Since taking office in January, Donald Trump and the state of his mental health has been under public scrutiny. Many have felt that his behavior is demonstrative of a mental illness, specifically narcissism disorder.
Although medical professionals are not supposed to diagnose someone from a distance, 34 leaders of the field signed a letter to the New York Times that expressed severe concerns for the president's mental health.
"Mr. Trump’s speech and actions demonstrate an inability to tolerate views different from his own, leading to rage reactions. His words and behavior suggest a profound inability to empathize. Individuals with these traits distort reality to suit their psychological state, attacking facts and those who convey them (journalists, scientists).
"In a powerful leader, these attacks are likely to increase, as his personal myth of greatness appears to be confirmed. We believe that the grave emotional instability indicated by Mr. Trump’s speech and actions makes him incapable of serving safely as president."
The letter referred to a statement made by Charles Blow wherein he questions Donald Trump's mental health. Dr. Lance Dodes then wrote a letter to the Times editor that expressed an agreement of Blow's sentiment.
"Most amateur diagnosticians have mislabeled President Trump with the diagnosis of narcissistic personality disorder. I wrote the criteria that define this disorder, and Mr. Trump doesn’t meet them. He may be a world-class narcissist, but this doesn’t make him mentally ill, because he does not suffer from the distress and impairment required to diagnose mental disorder."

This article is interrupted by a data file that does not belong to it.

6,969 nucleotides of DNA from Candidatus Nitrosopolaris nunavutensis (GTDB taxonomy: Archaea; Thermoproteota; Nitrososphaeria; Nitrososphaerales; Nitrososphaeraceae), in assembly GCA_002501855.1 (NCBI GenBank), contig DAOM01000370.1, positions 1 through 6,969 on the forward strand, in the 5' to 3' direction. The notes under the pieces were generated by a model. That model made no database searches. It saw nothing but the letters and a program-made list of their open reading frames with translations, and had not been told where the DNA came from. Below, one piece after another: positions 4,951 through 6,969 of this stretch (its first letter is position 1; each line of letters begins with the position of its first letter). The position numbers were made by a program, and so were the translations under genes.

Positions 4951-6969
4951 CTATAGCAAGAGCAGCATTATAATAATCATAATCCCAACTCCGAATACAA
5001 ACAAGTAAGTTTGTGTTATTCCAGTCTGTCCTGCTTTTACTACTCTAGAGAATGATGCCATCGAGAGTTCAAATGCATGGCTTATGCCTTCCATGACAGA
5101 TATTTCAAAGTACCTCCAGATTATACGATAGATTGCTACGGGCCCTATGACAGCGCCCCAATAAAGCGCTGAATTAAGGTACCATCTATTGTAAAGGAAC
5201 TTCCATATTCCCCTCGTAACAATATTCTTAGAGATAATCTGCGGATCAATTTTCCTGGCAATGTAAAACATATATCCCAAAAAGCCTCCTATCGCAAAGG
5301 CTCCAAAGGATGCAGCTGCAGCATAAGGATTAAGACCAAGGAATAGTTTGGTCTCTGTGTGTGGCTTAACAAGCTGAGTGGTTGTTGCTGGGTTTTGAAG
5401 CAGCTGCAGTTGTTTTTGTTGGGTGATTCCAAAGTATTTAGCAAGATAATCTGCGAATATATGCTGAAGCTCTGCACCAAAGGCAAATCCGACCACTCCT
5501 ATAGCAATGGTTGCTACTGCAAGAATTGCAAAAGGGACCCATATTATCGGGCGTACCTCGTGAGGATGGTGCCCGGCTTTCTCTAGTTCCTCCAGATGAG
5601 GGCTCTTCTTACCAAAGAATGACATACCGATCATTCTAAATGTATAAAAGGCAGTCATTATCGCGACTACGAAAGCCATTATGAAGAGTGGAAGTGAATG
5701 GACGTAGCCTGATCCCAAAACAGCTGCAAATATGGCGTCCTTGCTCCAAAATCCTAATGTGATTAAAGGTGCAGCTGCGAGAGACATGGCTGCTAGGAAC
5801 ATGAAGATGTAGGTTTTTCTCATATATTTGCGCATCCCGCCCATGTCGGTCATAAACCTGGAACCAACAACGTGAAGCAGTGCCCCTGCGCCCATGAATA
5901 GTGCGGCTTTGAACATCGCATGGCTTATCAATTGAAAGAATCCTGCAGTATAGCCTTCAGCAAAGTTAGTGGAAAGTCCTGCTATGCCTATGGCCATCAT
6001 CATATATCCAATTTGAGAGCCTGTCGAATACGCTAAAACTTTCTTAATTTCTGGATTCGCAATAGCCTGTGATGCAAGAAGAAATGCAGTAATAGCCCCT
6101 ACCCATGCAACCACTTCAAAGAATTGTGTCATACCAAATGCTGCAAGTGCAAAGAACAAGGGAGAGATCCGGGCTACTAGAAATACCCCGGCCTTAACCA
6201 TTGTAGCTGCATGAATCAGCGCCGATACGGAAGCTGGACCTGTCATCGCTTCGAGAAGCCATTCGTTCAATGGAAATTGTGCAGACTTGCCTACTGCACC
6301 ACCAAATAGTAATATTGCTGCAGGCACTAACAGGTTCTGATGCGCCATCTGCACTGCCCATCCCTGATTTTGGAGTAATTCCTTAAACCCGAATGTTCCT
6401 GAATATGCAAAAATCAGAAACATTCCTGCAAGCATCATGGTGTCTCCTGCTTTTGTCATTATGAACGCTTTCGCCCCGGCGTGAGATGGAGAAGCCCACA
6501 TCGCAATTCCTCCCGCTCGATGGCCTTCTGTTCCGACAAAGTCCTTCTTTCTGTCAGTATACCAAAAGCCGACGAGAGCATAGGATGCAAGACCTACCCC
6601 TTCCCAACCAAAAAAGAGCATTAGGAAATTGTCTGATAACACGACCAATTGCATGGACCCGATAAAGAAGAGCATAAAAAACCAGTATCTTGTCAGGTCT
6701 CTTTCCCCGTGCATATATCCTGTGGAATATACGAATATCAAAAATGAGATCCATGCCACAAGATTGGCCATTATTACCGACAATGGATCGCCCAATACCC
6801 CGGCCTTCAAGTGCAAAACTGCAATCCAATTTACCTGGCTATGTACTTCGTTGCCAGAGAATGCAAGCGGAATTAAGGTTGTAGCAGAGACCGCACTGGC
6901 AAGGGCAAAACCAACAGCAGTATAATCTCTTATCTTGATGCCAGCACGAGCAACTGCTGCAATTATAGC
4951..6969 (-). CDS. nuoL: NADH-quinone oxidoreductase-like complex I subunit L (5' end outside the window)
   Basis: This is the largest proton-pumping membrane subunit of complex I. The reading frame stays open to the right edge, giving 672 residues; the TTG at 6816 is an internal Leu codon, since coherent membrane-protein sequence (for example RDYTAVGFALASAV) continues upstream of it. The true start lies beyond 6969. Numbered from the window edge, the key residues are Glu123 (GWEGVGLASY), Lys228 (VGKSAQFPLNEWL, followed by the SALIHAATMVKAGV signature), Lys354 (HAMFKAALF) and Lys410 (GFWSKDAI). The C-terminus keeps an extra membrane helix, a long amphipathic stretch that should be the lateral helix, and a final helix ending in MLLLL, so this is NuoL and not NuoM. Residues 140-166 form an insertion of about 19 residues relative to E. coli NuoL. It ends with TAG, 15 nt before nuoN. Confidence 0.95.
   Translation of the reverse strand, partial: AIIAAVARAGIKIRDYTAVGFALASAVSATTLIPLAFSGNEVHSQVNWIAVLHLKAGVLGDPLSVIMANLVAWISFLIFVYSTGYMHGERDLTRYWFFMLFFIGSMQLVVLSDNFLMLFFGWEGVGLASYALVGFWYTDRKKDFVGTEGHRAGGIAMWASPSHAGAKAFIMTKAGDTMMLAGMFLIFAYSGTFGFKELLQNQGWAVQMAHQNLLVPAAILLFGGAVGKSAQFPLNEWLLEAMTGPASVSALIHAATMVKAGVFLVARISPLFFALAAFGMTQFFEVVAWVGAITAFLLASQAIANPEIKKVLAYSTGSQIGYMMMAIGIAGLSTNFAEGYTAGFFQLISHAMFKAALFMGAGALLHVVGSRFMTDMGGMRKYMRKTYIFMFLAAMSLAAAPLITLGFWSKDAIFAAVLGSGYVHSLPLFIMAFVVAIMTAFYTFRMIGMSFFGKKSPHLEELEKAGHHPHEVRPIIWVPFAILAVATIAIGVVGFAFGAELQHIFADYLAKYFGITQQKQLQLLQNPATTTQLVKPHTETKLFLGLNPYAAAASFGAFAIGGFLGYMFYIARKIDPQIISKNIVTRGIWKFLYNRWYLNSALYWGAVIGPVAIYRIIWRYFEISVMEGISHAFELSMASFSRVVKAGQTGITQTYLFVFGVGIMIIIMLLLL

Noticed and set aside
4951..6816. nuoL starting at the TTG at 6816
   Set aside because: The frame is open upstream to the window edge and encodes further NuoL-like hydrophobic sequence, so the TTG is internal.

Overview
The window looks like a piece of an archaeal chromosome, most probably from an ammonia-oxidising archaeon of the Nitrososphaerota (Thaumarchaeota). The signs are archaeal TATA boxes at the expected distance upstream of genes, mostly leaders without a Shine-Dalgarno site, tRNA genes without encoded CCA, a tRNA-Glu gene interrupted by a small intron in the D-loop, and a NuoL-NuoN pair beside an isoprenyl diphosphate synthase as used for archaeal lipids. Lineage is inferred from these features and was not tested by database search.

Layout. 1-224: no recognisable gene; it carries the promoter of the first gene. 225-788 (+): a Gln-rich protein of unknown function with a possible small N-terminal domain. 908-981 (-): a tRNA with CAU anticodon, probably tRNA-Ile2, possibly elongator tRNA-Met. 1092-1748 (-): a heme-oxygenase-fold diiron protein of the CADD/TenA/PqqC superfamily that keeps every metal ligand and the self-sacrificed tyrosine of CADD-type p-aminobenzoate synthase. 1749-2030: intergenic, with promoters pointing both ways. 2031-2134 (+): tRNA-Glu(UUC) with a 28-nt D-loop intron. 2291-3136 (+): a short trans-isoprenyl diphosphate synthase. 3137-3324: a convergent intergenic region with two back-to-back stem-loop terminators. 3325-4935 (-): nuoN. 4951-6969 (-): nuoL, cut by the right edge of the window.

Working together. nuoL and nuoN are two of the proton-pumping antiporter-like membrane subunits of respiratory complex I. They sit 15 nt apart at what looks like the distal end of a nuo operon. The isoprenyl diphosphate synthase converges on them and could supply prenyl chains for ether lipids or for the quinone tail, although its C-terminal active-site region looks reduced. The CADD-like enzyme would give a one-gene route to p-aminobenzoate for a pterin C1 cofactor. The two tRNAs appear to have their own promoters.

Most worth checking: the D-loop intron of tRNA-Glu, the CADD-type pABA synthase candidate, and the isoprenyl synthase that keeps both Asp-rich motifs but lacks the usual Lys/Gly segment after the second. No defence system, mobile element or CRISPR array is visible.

Dr. Allen Frances, a psychiatry professor, helped write the Diagnostic and Statistical Manual of Mental Disorders IV . Based on his knowledge and experience, he found the diagnoses made by the 34 professionals to be inappropriate and insulting to people suffering from mental illness.
Frances penned his own letter to the editor opposing their claims.
"Bad behavior is rarely a sign of mental illness, and the mentally ill behave badly only rarely. Psychiatric name-calling is a misguided way of countering Mr. Trump’s attack on democracy. He can, and should, be appropriately denounced for his ignorance, incompetence, impulsivity and pursuit of dictatorial powers.
"His psychological motivations are too obvious to be interesting, and analyzing them will not halt his headlong power grab. The antidote to a dystopic Trumpean dark age is political, not psychological."
(Photo: Spencer Platt/Getty Images)